Renowned Ethiopian musician Mahmoud Ahmed is to receive France’s Chevalier of the Order of Arts and Letters, one of the country’s premier, national, cultural honour, Ethiopia Observer learnt. The artist is to be given the award on July 20 at the French Embassy in Addis Ababa, an award which was created in 1957 to recognize artists and cultural figures who have made significant contributions to society.
Ethiopia’s iconic musician and an international star, Mahmoud has been promoting Ethiopian culture at home and in the West for decades. With dazzling combinations of unforgettable Amharic lyrics, tone and melody, Mahmoud Ahmed’s soulful body of work –ranging from recordings like Almaz (1973), Alemye (1974 ), Ere Mela Mela (1975), Tezeta (1975)– is not only part of his personal legacy but also part of a wider heritage collection; a valuable part of Ethiopia’s musical history and cultural heritage.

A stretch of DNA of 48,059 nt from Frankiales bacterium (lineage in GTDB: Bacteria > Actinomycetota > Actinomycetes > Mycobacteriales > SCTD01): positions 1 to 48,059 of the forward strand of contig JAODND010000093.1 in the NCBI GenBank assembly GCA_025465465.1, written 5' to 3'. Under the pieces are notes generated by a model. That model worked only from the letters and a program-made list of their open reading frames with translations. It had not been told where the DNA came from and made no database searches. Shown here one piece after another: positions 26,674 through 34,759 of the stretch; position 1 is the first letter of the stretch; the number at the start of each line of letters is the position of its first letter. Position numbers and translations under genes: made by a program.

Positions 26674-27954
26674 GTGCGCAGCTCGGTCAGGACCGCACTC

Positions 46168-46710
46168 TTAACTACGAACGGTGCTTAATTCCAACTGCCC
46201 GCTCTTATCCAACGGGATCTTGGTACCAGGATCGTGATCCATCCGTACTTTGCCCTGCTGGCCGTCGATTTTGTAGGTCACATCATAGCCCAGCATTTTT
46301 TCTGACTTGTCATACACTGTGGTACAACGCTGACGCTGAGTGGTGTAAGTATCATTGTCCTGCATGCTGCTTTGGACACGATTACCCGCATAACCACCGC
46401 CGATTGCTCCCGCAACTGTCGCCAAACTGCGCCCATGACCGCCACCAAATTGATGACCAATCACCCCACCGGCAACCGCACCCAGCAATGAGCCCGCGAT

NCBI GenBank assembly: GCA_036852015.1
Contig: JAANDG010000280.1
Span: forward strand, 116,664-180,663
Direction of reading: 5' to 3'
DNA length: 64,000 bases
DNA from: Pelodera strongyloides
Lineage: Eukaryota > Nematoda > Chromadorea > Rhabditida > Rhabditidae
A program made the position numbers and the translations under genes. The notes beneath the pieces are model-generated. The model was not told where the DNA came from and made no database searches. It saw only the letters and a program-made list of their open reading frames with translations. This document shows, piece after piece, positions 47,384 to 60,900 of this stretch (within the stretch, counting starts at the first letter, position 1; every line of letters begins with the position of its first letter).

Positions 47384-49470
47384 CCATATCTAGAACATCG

The artist is a fan of France and he is no stranger to the country ever since he first went there in 1986 to appear at the Avignon Festival, which was arranged by Francis Falceto, originator and curator of the Ethiopiques series of cds and the music of Ethiopia’s greatest champion.
When Mahmoud Ahmed took the stage at Womad 2005 many looked at this grey bearded (yet regal) figure and wondered if he could still touch t
He heights of those immaculate recordings he cut from 1971-1975. No worries: as his band locked into one of those rolling, eerie Horn Of Africa-grooves Ahmed opened his mouth and that great, mysterious horn of a voice sailed forth just as it had done all those years ago.
Mahmoud Ahmed is both a living legend and something of a mystery in the West. Undeniably Ethiopia’s most famous singer of its “golden era”, the three albums reissued of his recordings by French label Buda Musique as part of their Ethiopiques series have captured Western listeners in the same way that, say, the reissues of Robert Johnson’s Delta blues did a previous generation. Yet where Johnson was long dead Ahmed is alive and in fine voice. Why then hasn’t he become a bigger star on the world music circuit? It appears Ahmed is so valued by Ethiopians – both at home and the Diaspora – he’s too busy singing for weddings and private events to give much thought to Western audiences.